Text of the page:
Search

Visit Blood On The Page on


Share and Syndicate







AddThis Feed Button

Our Newsletter

Subscribe to the Blood On The Page newsletter. We'll let you know when new titles are posted.

Recent Posts

Personal note from John Verdon to BOTP members

61 HOURS by Lee Child

Archive

June 2010
April 2010
March 2010
January 2010
November 2009
October 2009
August 2009
July 2009
June 2009
May 2009
April 2009
March 2009
February 2009
January 2009

Tags

2 in the hat 61 hours A Season for the Dead abandoned Achilles in Vietnam advanced copy advice Afghanistan Africa Agent Cooper al roker Alfred Hitchcock Andrew Bacevich Atlanta audiobook author author tours award winners awesome Bad Luck and Trouble bantam Bantam Dell Barry Eisler Berlin Berton Roueche Best Swedish Crime Novel Award bestseller bibliophile blly blessing Blood and Ice blood on the page blood ties body Book Passage Mystery Writers Conference book release 2.0 Book Review botp breathless Brett Battles buzz balls & hype Caravaggio characters cody mcfadyen contests cops crime crime fiction crimewav d.d. warren Dante Dante's Numbers Darth Vader Dave Gurney David Grossman David Hewson David Hunter David Kilcullen David Rollins dead dead trees is a dead model dean koontz Death Trust debut deception detainees detective Dick Cheney Divine Comedy drugs dyslexia e-books Edgar Allen Poe Awards eight in the box Emery episode Europe evolution of the book Faith Mitchell Fault Line Fear the Worst fear the worst Fear the Worst Blood on the Page Feral fiction Fragment free chapters free download free ebook GBI Genesis Georgia giveaways Gone Tomorrow Grant County Guantanamo guns Hadrian Hammett hard boiled Harvey Keitel Harwood henders island history Hitchcock homicide hook hospital Illegal International ipod Ireland Jack Palms Jack Reacher Jack Wakes Up Jake Wakes Up Jean Reno Johan Theorin John Verdon Jonathan Quinn Jonathan Shay Karen Maitland Karin Slaughter kay hooper kellerman La Femme Nikita lee child Lee Child linwood barclay Linwood Barclay Lisa Gardner lisa gardner M.J. Rose Maltese falcon military Mission Dolores morning show murders mystery mystery-thrillers never look away new release new york New York Times Nic Costa No Time for Goodbye no time for goodbye noir Old Peculier Crime Novel Award On Killing Palace of Fine Arts Pantheon Papercuts Paul Callaway Paul Levine pdf Persuader playlist Podcast podcast podcasts publication day Pulp Fiction raffi yessayan Rain Fall Reader reviews readings relentless Robert Masello Safer safer San Francisco Sara Linton Scott Horton Sean Doolittle sequel serial series Seth Harwood sex Shadow of Betrayal Shadow Season short story Simon Beckett Singapore sixty one hours sixty-one hours Spy suspense terror suspects The Accidental Guerilla The Cleaner The Cleanup The Cold Spot The Coldest Mile The Darkest Room The Death Trust The Deceived The Garden of Evil The Glass Key Award The Lizard's Bite the morning show murders The Neighbor the neighbor The Owl Killers The Sacred Cut The Seventh Sacrament The Villa of Mysteries Think of a Number thriller Thriller thrilling today show Tom Piccirilli too close to home tour trailer two in the hat UK Undone Vertigo video videos Vietnam wake up america wake up with al Warren Fahy webisode Whispers of the Dead Will Trent Writers' Workshop writing writing process Yoda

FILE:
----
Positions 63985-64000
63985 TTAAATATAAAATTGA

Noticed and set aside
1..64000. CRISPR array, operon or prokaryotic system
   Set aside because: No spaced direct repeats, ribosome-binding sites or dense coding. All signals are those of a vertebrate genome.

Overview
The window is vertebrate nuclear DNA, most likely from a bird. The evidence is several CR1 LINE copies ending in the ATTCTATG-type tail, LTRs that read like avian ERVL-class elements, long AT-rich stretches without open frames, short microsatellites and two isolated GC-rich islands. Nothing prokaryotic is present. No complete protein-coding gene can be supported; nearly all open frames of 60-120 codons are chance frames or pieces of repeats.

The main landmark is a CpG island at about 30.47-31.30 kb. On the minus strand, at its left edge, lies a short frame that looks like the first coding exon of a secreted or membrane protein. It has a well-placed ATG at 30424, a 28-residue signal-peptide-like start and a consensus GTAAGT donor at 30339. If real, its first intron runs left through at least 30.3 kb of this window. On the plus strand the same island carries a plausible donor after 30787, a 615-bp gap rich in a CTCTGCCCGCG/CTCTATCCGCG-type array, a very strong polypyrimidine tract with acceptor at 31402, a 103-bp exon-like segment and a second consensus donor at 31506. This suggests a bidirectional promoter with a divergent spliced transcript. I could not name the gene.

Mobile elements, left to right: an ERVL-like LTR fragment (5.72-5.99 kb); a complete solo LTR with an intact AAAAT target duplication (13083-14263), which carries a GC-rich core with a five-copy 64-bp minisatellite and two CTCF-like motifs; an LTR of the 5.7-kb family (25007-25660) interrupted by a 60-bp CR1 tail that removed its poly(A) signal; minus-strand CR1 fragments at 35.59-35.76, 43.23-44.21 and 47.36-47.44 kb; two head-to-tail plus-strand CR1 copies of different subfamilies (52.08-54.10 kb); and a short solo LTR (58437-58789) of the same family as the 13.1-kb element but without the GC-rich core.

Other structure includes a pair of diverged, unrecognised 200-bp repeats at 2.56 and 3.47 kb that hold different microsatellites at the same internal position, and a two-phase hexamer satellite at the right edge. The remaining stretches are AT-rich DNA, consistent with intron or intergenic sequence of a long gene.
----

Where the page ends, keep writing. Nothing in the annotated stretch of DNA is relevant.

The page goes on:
April 16, 2009

Worlds within worlds

I hope these musings on the origins of Dante’s Numbers have provided a little enlightenment and amusement over the past week — and thanks to the people at Bantam for letting me ramble on about the strange process of bringing a tiny idea into the reality of a book.

Dante’s Numbers was a fascinating and challenging project for me on many levels. It tested my ability to take my characters out of their normal location yet keep them whole and accurately portrayed. It was also important for me to keep their Italian point of view. I want this to be a book in which San Francisco — a familiar location for many of us — is seen through eyes that view it as strange and foreign. I didn’t want to ‘westernise’ the story, as it were.

I also hoped to reflect the tone of Hitchcock a little in the narrative, through the use of slightly surreal notions — identical twins, curious characters, strangely coincidental events. Lots of books seem to be written as if they were wannabe movies. In some way I wanted this to be a movie that had somehow found itself trapped inside the pages of a book.

I hope it works for you. And if you’re a regular fan missing your shot of Rome, don’t worry. The cast are back there with a vengeance next year, and in the title that follows which has been on my laptop in first, very rough draft as I travel around the US promoting Dante’s Numbers at the moment.

Writers are a bit like movie directors. We’re completely absorbed in the project of the moment, and totally unaware that the time frame that enfolds us is nothing like the one that enfolds you. While you are walking with Nic Costa through the San Francisco of Vertigo I’m actually following him through the back alleys of the Roman ghetto, in search of a real-life tragedy from the late sixteenth century.

Hitchcock, funnily enough, never seemed to think twice about Vertigo after he made it. All those famous props — the painting of Carlotta Valdes, the fake mission tower, the dresses — disappeared soon after it was made, and he was onto his next project. It never even made much impact when it was premiered. Instead it took a while before people recognised it for the masterpiece it is.

I can’t hope to stand in Hitchcock’s shoes. But if you like Dante’s Numbers you might want to get the DVD of Vertigo out and take a look at that. Hopefully it will give you a little chill again, because in some ways this is a ghost story, one about people haunted by the past, their own and that of others. And chills is what I’m about.

Comments (0) | Permalink    

COMMENTS

ADD COMMENT